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Burn rate for startups: How to use burn rate to get to the next stage of growth

If you’ve founded a startup or are seeking investment for your startup, you’ve probably been asked the question: “What is your burn rate?”

In the world of startups, your Burn Rate is your company’s rate of spending every month. Typically, this will be an average of your historical spending (or projected). See the image below:

In the example above, we take the total spend and divide it by the number of periods. Assuming a startup has $900,000 in the bank, this would give them approximately 10 months of Runway, or 10 months to continue operating until the business is forced to close.

In this article, let’s dive into why understanding your burn rate is so important for startup founders and investors.

Why Burn Rate Is Important

As a basic guideline, it is advised that start-ups have enough cash to cover at least 12 - 18 months of expenses without having to depend on revenue. The key word here is “depend”. Revenue projections can paint a rosy picture but they likely won’t happen in reality. And while the goal of any business should be to make a profit, most businesses will not reach profitability within a year.

Therefore, having 12 - 18 months of runway will allow you to hit key milestones in your business, pivot in the face of any difficulties, and secure additional investment to scale and reach profitability.

BTW, the amount of runway required for your startup will vary depending on the industry, company size, business model, market conditions, and founder/investor preference.

How Investors Think About Burn Rate

A common problem we see here at 8cast is that startups “budget” using projected revenue.

Recently, one of our clients in the Media and Entertainment space was seeking to raise a $3.5 million seed extension. The financial model was assuming that the company would secure an investment, earn revenue, and be able to sustain itself until the next round of funding.

This may seem fine on paper but there were a couple of issues with the model.

The first issue was that if you removed revenue from the projection, the startup would run out of money in less than 10 months. The venture capitalists were concerned that their investment would be lost before the company could even make it to a Series A.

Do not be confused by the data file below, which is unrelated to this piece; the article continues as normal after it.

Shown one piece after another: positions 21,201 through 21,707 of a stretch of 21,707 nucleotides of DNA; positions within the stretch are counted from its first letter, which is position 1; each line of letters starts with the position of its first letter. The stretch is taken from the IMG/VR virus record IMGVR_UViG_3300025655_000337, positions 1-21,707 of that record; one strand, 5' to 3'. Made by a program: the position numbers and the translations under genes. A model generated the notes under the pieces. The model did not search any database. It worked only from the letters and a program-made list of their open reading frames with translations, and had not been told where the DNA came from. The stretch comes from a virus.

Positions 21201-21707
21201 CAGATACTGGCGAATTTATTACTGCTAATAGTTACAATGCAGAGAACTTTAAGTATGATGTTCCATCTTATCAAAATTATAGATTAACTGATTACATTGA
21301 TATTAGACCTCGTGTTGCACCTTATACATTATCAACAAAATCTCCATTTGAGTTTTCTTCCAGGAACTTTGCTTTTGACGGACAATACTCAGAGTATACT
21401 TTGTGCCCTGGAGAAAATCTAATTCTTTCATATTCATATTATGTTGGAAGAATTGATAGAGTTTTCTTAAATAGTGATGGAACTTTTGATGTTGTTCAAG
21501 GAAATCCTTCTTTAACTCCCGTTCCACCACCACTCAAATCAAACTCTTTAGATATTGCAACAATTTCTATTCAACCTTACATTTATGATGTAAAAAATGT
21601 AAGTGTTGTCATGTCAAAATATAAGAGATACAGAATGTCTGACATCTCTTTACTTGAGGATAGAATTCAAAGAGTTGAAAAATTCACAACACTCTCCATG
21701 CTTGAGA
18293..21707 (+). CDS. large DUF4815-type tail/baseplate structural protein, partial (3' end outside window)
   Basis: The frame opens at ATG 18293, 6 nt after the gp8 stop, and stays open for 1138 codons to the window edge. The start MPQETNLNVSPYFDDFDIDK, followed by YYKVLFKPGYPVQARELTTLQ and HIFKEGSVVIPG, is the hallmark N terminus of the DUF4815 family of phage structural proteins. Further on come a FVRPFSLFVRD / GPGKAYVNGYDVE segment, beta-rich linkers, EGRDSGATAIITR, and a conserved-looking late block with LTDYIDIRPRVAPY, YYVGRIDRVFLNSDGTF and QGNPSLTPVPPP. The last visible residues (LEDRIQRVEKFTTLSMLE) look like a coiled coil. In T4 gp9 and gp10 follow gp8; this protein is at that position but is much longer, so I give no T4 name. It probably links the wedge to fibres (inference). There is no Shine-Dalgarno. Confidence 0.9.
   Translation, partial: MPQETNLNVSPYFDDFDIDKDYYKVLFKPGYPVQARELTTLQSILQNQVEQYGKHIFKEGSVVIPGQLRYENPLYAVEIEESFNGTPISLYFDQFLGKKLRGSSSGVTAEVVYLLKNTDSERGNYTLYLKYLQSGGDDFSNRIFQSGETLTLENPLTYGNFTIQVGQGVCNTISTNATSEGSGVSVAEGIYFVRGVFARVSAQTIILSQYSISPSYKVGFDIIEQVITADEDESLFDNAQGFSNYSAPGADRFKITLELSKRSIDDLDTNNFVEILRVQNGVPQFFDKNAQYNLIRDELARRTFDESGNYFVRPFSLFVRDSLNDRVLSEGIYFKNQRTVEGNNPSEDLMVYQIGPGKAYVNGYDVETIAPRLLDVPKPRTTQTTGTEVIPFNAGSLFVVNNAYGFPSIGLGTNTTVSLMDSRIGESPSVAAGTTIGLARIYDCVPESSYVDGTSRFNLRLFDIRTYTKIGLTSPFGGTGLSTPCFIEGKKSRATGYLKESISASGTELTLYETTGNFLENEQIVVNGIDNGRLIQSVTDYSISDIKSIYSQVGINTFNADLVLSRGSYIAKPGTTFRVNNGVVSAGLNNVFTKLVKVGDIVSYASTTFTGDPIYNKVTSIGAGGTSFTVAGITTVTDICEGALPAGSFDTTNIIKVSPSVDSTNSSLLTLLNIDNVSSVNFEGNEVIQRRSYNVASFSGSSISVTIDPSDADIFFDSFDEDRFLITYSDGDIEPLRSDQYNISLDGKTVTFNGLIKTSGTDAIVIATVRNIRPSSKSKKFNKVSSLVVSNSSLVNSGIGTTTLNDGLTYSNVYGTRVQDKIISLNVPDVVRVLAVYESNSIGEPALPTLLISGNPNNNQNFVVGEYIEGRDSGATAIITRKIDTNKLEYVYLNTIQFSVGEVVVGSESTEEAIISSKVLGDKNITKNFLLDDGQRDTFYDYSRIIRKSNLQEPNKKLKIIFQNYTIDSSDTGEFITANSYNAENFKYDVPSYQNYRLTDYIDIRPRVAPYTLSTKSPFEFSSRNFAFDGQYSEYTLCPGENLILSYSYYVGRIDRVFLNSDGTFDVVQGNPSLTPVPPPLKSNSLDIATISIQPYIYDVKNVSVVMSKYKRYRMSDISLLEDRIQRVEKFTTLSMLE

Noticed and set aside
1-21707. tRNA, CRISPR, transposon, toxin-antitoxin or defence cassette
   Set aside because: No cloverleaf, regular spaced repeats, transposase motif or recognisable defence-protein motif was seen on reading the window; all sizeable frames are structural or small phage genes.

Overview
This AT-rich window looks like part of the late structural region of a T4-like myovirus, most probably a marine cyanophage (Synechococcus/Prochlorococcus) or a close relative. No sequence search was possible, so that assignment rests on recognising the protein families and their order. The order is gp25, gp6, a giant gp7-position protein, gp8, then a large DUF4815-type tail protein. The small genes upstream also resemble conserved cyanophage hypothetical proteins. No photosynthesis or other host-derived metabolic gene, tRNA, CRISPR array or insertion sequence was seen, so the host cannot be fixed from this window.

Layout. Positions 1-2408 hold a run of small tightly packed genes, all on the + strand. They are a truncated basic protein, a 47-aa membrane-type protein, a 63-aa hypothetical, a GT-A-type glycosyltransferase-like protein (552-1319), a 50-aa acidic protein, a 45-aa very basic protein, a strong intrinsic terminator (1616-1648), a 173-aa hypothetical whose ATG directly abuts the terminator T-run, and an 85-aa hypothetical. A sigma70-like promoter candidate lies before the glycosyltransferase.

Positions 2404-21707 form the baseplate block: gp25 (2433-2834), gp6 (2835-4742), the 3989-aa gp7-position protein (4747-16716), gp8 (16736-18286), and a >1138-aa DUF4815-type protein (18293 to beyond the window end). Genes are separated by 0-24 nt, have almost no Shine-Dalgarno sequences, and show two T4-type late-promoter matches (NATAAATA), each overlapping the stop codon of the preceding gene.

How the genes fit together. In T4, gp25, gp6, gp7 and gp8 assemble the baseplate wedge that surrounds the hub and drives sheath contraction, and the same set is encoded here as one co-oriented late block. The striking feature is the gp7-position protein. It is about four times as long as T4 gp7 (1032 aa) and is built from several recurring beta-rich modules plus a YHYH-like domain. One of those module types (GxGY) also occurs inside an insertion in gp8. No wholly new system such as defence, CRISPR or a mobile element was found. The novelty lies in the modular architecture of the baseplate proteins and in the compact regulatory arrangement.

The founders were banking upon being able to raise 3 months from the end of the 12-month forecast period, but the VCs smartly pointed out that capital raising can take a looong time. In fact, it may take up to 2 years for the average startup to raise a round, per Carta.

The key here for you is to come up with a realistic budget for 12 - 18 months that assumes the worst-case scenario: no revenue.

The second issue was that investor appetite can change dramatically. The VC pointed out that even if the startup hit all of its milestones, it still could take time to close given market conditions.

The fundraising market is drastically different as of March 2023 than it was a year ago. The easy money that fueled startup investment is gone due to the Fed raising interest rates; SVB has gone kaput; and investors are sitting on the sidelines with lots of cash.

Startup founders should expect that investment will take longer to secure and budget accordingly. The best startup founders may be able to raise in just a few months, but most others should assume that it will be closer to the average.

Creating better business plans, financial models, and budgets

Poor business planning is a key reason why many start-ups fail. Budgeting for 12 - 18 months and understanding how investors think of burn rate will allow you to increase the likelihood of startup success.

Here's the point where connecting with a financial model consultant or start-up fundraising consultant can be extremely helpful, and 8cast offers financial consulting that can help you achieve your goals.

Some benefits of working with a financial consultant include:

1. A clear financial blueprint: Create a distinct financial outline for the business to follow. Detail how much money the company requires to get started, what it will be used for, and how the funds will be obtained.

2. Support operations: Even after a business has launched, it may take some time to become profitable. Cash management is needed to ensure there are funds for ongoing operations, such as paying rent, utilities, salaries, and other expenses.

3. Boost investor confidence: When pitching to investors, having a financial consultant at your side demonstrates a solid plan, a capable team, and that you are committed to the success of your business.

4. Encourage flexibility and manage risks: Starting a business is inherently risky, however, a consultant can help you adapt to changing circumstances and manage risks. If unexpected expenses arise, a sudden drop in revenue, or the business needs to pivot, a financial consultant can help you make smart investment decisions with your limited funds.

5. Maintain accountability: A financial consultant can help hold you accountable for achieving your financial objectives. You can periodically compare your results to your budget and adjust as necessary — this can help you stay on track and avoid overspending.

6. Speed up growth: By having an effective framework for budgeting and investing, businesses can invest in new products, services, or markets, which can help to increase revenue and profitability.

A final note

The process of coming up with great ideas and innovations is already challenging; bringing those products and services to potential customers, securing a niche for yourself, and attracting real investors shouldn't be.

Working with experienced consultants to create an excellent roadmap for your start-up business can give you an edge and make the journey much easier.

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